President Joe Biden said Thursday that the U.S. intelligence community believes three aerial objects shot down by military fighter jets last week were likely balloons.
At least one of the objects may be tied to an Illinois-based balloon hobbyist club, according to a separate report Thursday, but the U.S. military, federal authorities and Canada are still trying to recover debris from the three objects shot down near Prudhoe Bay, Alaska; the Canadian Yukon; and Lake Huron.
A massive Chinese spy balloon traversed the U.S. earlier this month and was shot down at Biden's order off the coast of South Carolina on Feb. 4. After the incursion and widespread criticism of the administration, the Pentagon widened the aperture of its radar systems to pick up smaller objects in U.S. airspace and began shooting down those deemed a potential risk.
"The intelligence community's current assessment is that these three objects were most likely balloons tied to private companies, recreation or research institutions, studying weather or conducting other scientific research," Biden said in a public address.
The president said he directed the administration to come up with "sharper" rules to deal with unidentified aerial objects in the future. The objects were intercepted by U.S. fighter jets and shot with Sidewinder missiles, with one of the missiles missing the target over Lake Huron.
"I'll be sharing with Congress these classified policy parameters when they're completed, and they'll remain classified, so we don't give our road map to our enemies to try to evade our defenses," Biden said. "In addition, I've directed my national security adviser to lead a government-wide effort to make sure we are positioned to deal safely and effectively with the objects in our airspace."
That will include a better and more accessible inventory of objects that are spotted in the sky, and updated rules on launching unmanned objects into the skies, Biden said.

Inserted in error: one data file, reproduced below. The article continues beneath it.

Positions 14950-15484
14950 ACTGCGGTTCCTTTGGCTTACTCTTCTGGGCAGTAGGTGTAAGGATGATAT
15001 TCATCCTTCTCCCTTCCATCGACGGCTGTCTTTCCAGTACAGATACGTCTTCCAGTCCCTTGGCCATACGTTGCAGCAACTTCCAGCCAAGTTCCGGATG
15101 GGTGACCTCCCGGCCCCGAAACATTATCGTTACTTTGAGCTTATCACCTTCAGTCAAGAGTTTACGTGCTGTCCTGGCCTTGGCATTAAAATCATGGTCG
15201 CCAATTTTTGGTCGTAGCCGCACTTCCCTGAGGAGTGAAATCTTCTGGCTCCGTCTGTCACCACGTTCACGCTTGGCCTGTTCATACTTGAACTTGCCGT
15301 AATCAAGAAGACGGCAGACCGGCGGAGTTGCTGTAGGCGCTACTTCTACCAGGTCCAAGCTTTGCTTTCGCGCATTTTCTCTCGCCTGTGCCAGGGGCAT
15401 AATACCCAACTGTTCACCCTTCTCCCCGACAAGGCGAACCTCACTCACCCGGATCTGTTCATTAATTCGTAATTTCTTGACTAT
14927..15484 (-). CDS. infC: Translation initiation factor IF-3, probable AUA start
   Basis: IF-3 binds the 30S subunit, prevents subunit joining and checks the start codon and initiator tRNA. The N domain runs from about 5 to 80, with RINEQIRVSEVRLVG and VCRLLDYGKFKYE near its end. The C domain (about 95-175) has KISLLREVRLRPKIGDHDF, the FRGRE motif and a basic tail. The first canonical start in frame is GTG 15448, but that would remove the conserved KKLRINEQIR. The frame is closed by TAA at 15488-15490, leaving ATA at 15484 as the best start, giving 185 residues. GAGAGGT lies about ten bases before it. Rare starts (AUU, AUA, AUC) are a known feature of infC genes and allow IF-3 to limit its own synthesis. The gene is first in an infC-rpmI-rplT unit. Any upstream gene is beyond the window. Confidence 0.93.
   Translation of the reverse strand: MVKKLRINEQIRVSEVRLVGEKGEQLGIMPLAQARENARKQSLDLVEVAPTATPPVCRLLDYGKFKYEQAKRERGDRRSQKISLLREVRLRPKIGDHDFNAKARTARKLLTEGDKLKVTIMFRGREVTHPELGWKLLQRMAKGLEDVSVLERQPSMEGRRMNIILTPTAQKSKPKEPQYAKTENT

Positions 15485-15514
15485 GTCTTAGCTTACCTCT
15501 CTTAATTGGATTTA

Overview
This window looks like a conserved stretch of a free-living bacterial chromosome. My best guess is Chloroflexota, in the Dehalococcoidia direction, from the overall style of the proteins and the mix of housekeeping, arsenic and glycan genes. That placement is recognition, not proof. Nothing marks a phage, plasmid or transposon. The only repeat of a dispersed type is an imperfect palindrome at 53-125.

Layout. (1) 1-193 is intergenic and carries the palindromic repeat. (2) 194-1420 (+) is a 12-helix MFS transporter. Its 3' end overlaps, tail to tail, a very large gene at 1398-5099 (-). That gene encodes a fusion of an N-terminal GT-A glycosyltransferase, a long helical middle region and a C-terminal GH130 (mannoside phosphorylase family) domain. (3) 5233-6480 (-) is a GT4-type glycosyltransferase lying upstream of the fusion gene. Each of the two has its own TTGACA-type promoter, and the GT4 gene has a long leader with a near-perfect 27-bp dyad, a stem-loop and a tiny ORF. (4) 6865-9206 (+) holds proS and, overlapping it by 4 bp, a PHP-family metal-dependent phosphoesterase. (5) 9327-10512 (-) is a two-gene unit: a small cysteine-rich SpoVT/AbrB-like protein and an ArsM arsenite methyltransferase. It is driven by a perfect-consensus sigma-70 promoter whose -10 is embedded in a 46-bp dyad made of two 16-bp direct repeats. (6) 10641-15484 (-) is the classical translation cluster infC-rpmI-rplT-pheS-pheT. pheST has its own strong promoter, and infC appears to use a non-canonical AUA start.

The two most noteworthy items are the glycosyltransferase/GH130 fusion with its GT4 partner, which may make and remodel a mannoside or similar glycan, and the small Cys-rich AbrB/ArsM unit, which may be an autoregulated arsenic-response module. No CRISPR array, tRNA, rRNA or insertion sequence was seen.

The briefing on Thursday was the closest Biden and his administration have come to saying that the objects shot down were likely benign as lawmakers and the public have clamored for more information.
The administration briefed members of Congress behind closed doors Tuesday on the flap over the past week, leaving both Republicans and Democrats unsatisfied by what they saw as a lack of transparency on the objects shot down over the U.S. and Canada.
"I think they certainly have information that is not available to us yet," Sen. Marco Rubio, R-Fla., said after leaving a classified briefing Tuesday.
Defense officials said repeatedly in recent days that little to nothing was known about the objects, refusing to call them balloons, discuss the shape or even speculate on how they were staying aloft.
Pilots who intercepted the objects were traveling at hundreds of miles per hour, and the relatively small objects, traveling much more slowly at 20,000 to 40,000 feet in altitude, were very difficult to assess visually, according to Gen. Glen VanHerck, the head of U.S. Northern Command, who oversaw the operations.
It is unclear what remains of the objects after the missile strikes, but Gen. Mark Milley, the Joint Chiefs chairman, said this week that the military, along with federal and Canadian authorities were working in difficult conditions -- minus-40 degree temperatures, mountains and hundreds of feet of lake depth -- to recover debris.
The object shot down in the Yukon over the Rocky Mountains might be a "pico balloon" that belonged to members of a hobbyist club in Illinois, according to Aviation Week.
The balloons are cheap to buy, can drift high for long periods of time, and are exempt from most Federal Aviation Administration airspace restrictions. The Northern Illinois Bottlecap Balloon Brigade last tracked one of its silver-coated balloons over Alaska earlier this month.
A day later, when the balloon would likely have been over the Yukon, Canadian Prime Minister Justin Trudeau ordered one of the objects spotted on air defense radar shot down. The operation was carried out by U.S. fighter jets under the North American Aerospace Defense Command, or NORAD.
"The descriptions of all three unidentified objects shot down Feb. 10-12 match the shapes, altitudes and payloads of the small pico balloons," according to Aviation Week.
-- Travis Tritten can be reached at email@example.com. Follow him on Twitter @Travis_Tritten.